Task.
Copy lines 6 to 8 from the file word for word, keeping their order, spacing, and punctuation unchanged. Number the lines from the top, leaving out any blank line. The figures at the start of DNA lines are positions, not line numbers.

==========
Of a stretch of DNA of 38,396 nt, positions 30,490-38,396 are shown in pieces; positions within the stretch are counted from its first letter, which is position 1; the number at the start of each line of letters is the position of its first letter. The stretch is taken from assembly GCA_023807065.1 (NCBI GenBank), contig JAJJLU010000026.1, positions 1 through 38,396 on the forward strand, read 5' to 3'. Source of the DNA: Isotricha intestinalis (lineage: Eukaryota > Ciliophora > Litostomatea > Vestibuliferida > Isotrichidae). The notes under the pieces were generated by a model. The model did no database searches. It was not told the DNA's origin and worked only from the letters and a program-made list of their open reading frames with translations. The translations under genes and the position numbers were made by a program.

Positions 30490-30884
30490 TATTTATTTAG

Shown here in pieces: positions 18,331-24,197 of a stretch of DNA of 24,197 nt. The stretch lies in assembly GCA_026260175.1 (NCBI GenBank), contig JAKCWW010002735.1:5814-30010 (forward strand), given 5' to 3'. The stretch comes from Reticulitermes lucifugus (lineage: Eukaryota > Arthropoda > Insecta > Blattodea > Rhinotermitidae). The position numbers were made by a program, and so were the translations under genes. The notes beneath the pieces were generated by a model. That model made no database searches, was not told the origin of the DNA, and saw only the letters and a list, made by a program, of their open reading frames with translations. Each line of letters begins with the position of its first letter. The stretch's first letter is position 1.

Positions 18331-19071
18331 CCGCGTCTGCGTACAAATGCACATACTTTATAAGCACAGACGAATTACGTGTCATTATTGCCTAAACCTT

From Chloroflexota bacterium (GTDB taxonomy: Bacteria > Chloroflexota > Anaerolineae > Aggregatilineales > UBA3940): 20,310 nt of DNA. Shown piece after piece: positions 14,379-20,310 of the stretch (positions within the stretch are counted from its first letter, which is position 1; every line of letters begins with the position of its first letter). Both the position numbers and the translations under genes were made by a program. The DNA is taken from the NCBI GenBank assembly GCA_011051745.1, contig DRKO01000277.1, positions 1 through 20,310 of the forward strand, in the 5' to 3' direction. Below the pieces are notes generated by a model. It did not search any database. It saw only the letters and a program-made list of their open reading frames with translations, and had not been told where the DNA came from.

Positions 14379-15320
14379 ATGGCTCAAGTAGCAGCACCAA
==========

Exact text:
18331 CCGCGTCTGCGTACAAATGCACATACTTTATAAGCACAGACGAATTACGTGTCATTATTGCCTAAACCTT

From Chloroflexota bacterium (GTDB taxonomy: Bacteria > Chloroflexota > Anaerolineae > Aggregatilineales > UBA3940): 20,310 nt of DNA. Shown piece after piece: positions 14,379-20,310 of the stretch (positions within the stretch are counted from its first letter, which is position 1; every line of letters begins with the position of its first letter). Both the position numbers and the translations under genes were made by a program. The DNA is taken from the NCBI GenBank assembly GCA_011051745.1, contig DRKO01000277.1, positions 1 through 20,310 of the forward strand, in the 5' to 3' direction. Below the pieces are notes generated by a model. It did not search any database. It saw only the letters and a program-made list of their open reading frames with translations, and had not been told where the DNA came from.

Positions 14379-15320